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This is one in a series of Advisory Notes that supplement the OECD DAC Good Practice Guidance on Strategic Environmental Assessment (SEA). It guides planners and policy makers in applying SEA to post-conflict development.
Nuclear energy can play an important role in the energy mix for the 21st century. Joining forces to allow nations safe and secure access to nuclear power is critical to rise to the challenge of energy security.
There are local air pollution benefits from pursuing greenhouse gases emissions mitigation policies, which lower the net costs of emission reductions and thereby may strengthen the incentives to participate in a global climate change mitigation agreement.
Climate change is expected to have significant implications for the world economy and for many areas of human activity. A main conclusion of the review is that there are large uncertainties, which are not fully reflected in existing estimates of global impacts of climate change in monetary units.
One billion people cannot get clean drinking water and 2.5 billion lack access to basic sanitation which cause 1.5 million preventable child deaths per year. While addressing the emergency of the current crisis, we must not forget that water is the most essential good and we should find new and innovative approaches to allow everyone access to water and sanitation, according to the OECD Secretary-General.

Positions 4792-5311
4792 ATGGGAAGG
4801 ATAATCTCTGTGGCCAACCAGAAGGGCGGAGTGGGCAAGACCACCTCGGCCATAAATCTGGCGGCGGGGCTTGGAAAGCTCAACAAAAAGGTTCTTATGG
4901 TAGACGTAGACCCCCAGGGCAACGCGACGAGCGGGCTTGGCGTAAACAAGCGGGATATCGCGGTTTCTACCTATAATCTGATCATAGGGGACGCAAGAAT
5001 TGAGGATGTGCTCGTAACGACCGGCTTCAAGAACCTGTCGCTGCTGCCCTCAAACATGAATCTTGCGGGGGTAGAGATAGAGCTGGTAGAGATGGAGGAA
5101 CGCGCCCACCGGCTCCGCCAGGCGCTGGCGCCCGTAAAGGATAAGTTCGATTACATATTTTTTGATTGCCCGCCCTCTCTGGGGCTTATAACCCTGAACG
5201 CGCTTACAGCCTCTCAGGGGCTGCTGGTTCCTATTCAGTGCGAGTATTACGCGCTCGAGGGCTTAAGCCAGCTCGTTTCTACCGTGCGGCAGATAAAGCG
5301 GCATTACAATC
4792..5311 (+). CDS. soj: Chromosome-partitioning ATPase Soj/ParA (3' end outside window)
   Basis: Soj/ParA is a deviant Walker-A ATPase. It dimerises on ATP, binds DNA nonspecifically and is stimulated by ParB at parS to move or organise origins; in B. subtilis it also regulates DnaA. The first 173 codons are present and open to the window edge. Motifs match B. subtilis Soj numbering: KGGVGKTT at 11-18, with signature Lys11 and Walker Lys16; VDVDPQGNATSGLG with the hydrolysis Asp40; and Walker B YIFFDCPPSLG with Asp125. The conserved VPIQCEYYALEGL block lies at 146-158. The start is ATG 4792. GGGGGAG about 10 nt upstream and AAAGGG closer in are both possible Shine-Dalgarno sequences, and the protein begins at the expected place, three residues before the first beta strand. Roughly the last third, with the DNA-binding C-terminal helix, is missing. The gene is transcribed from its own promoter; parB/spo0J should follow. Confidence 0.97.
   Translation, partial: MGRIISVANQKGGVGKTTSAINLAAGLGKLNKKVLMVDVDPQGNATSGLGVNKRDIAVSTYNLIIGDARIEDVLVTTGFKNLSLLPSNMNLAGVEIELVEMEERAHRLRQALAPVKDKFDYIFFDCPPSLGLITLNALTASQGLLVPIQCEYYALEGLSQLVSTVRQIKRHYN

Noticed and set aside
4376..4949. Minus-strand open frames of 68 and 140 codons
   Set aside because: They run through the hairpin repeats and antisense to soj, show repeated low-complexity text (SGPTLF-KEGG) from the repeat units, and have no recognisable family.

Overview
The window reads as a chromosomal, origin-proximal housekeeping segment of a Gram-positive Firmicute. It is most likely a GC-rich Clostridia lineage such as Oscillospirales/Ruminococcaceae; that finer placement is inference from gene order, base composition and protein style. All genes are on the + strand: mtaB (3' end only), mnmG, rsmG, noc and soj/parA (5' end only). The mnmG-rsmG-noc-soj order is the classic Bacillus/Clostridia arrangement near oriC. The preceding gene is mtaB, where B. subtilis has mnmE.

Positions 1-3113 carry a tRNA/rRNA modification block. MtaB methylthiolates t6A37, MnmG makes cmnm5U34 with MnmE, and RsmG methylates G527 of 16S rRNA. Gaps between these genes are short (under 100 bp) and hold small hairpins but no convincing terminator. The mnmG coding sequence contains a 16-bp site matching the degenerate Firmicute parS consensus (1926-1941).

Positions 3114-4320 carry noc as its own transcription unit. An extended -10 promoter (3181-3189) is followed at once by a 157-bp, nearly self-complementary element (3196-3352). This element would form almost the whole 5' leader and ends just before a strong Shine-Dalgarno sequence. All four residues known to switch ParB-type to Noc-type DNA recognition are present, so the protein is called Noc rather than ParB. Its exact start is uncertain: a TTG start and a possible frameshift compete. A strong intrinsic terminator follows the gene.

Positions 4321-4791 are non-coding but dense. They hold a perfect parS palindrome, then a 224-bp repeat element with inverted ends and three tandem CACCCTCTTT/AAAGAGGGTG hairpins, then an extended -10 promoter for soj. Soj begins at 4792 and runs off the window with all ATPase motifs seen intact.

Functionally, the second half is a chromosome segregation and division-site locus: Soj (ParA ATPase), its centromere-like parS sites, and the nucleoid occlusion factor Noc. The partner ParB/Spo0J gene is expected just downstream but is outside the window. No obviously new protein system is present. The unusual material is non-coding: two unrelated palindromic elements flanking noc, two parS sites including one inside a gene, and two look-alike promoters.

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Techniques for assessing economic, social and environmental impacts and integrating sustainability assessments into policy-making and national strategies were discussed at a Finnish workshop on 11 February 2009.
The OECD will release a new report – Managing Water for All: Pricing and Financing – at an event during the World Water Forum in Istanbul.
This paper was originally written by W. Hook, Institute for Transportation and Development Policy, as a contribution to the OECD/ITF Global Forum on Transport and Environment in a Globalising World held 10-12 November 2008 in Guadalajara, Mexico.
This paper uses the WITCH model, a computable general equilibrium model with endogenous technological change, to explore the impact of various climate policies on energy technology choices and the costs of stabilising greenhouse gas concentrations.
This paper was originally written by Rana Roy as a contribution to the OECD/ITF Global Forum on Transport and Environment in a Globalising World that was held 10-12 November 2008 in Guadalajara, Mexico.